The title of the Threads (which is a quartet not a quintet) disc comes from a show Mr. Aldcroft saw in Guelph, Ontario on that date by Henry Threadgill’s Zooid Ensemble but was recorded by Threads in 2013.  The main concept, influenced by that performance by Threadgill and band, was to keep the pulse going throughout the songs.  Three songs; one an eighth note feel, one swing and the last Bossa Nova but instructions were to keep it moving forward which it surely does in splendid fashion.  Eschewing bass for synth on this recording and changing drummers versus the “Tangent” record creates more openness and space but no less excitement.  Mr. Aldcroft’s guitar is used in a more textural realm on “10/9/11” yet when he opens up it tickles the ear and triumphs without being overly showy.  His technique and restraint is admirable.  Ms. Ng returns from the “Tangent” disc and is a wonderful foil again, filling in between phrases beautifully.  There’s a lot of room here too and textures abound.  The songs are long, an hour of music total, but never seem so.  Excellent.  Get both of these records.  Highly, highly recommended.

THREADS are: Ken Aldcroft- guitar, Karen Ng- alto saxophone, Jonathan Adjemian- analog synth, Germaine Liu- drums, and Josh Cole - electric bass.

 (“Tangent” is released Nov. 30, 2014 and “THREADS” Jan. 16, 2015)

Tisziji Muñoz – Sky Worlds (Anami Music, 2014) ****½

By Chris Haines

Tisziji Muñoz seems to have been quite busy lately with a number of archived recordings finding the light of day and being released this year.  This particular recording from 2002 features a quintet of Ravi Coltrane (Saxophone), Bernie Senensky (Piano), Don Pate (Bass), Rashied Ali (Drums) and Tisziji himself (Guitar).  The album opens with a slower but still really swinging version of God-Fire, which originally appeared on the fantastic album Breaking the Wheel of Life and Death!  Tisziji’s playing is as wonderful as ever and he moves between sustained languid melodic lines to blistering rapid sets of notes freely played.  As a thoughtful musician he also allows his fellow musicians to come to the fore, in particular Ravi Coltrane and Bernie Senensky who seem to fit very comfortably within the group sound, whilst Rashied Ali and Don Pate really are the engine of the band.  The pieces really open up all through the album and there is some fantastic improvisations to be heard throughout with the energy coming from the live in the studio approach.  This is another great album from this master of free jazz guitar.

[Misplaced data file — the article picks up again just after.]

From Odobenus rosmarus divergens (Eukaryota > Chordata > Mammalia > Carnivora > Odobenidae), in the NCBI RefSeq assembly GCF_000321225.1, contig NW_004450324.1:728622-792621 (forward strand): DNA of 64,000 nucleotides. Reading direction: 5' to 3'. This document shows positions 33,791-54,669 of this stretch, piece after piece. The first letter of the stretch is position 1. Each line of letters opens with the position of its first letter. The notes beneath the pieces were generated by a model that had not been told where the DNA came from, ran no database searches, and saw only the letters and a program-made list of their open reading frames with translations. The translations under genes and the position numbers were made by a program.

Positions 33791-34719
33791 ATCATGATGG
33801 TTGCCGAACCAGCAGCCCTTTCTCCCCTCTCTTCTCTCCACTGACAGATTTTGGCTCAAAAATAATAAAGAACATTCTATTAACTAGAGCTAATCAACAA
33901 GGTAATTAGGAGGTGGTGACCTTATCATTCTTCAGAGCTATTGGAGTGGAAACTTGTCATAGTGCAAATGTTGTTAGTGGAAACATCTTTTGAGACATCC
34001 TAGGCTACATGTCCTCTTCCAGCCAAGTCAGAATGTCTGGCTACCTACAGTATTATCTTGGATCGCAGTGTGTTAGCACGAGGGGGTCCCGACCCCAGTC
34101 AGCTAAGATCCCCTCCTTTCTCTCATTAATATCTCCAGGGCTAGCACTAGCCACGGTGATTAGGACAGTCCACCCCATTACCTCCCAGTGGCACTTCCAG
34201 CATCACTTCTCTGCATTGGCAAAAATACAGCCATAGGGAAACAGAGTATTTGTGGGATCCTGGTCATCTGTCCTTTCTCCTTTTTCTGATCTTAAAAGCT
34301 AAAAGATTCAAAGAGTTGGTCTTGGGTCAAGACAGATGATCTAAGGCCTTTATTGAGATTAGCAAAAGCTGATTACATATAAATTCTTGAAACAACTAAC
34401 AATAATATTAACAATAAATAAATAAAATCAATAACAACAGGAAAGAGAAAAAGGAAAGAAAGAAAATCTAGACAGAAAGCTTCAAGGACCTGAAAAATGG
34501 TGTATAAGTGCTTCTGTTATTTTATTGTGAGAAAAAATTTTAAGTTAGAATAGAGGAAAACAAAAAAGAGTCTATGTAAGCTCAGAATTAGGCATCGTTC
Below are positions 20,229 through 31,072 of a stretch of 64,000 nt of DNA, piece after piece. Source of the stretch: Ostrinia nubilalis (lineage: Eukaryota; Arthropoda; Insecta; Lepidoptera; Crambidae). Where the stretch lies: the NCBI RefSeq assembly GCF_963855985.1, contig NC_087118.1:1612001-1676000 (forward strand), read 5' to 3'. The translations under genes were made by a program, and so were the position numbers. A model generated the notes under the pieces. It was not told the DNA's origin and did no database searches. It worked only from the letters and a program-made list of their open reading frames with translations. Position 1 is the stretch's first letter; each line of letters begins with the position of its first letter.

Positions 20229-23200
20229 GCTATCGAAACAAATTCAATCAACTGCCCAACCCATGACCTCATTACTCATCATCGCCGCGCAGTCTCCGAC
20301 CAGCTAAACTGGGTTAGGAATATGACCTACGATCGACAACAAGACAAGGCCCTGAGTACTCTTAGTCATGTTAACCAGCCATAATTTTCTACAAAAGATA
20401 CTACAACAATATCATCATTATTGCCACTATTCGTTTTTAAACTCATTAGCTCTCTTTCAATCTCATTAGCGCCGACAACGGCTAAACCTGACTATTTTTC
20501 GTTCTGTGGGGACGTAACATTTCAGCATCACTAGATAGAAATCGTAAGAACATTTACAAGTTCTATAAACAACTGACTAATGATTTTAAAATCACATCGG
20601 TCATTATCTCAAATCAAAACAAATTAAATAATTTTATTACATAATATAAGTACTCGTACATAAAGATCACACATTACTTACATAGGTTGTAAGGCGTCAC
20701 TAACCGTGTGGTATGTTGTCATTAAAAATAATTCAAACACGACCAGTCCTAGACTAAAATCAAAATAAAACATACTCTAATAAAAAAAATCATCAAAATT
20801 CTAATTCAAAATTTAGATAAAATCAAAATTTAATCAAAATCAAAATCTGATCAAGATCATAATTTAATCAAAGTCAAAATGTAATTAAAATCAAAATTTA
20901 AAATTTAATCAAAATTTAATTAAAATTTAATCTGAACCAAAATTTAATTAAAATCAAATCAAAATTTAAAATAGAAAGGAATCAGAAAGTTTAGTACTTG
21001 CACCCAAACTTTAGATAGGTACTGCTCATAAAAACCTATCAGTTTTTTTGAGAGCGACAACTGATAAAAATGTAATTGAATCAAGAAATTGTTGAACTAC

David Ullmann 8 - Cordoroy (self released, 2014) ***½

Guitarist David Ullmann's octet may not really fit into the milieu of free jazz - in fact Ullmann's inspiration isn't looking forward but rather back - at television theme music from the 1970s. I'm not much of a TV watcher, but I do hold a special place for the television shows and movies from the 70s - before the 80s came and crushed its soul. Ullmann's study and use of period tonalities and harmonies are starting points for the compositions. The group is: Kirk Knuffke (cornet), Brian Drye (trombone), Mike McGinnis (clarinet), Loren Stillman (saxophone), Chris Dingman (vibraphone), Gary Wang (bass) and Vinnie Sperrazza (drums).

Stand out tracks: 'Cordoroy' with its reflective and slightly wistful melody, and 'Ocelot' with it's cop show vibe.


Alex said...

If you prefer more agressive approach to Rites of Spring interpretation, check CD by Quartetski (free improv quintet from Montreal)- it might be just what you want. I vastly prefer Eric Hofbauer's between these two, both in instrumentation (trumpet & cello vs violin & viola da gamba by Quartetski; bass clarinet, guitar & drums on both) & overall approach.
And i still have to check Ethan Iverson Trio version of Rites.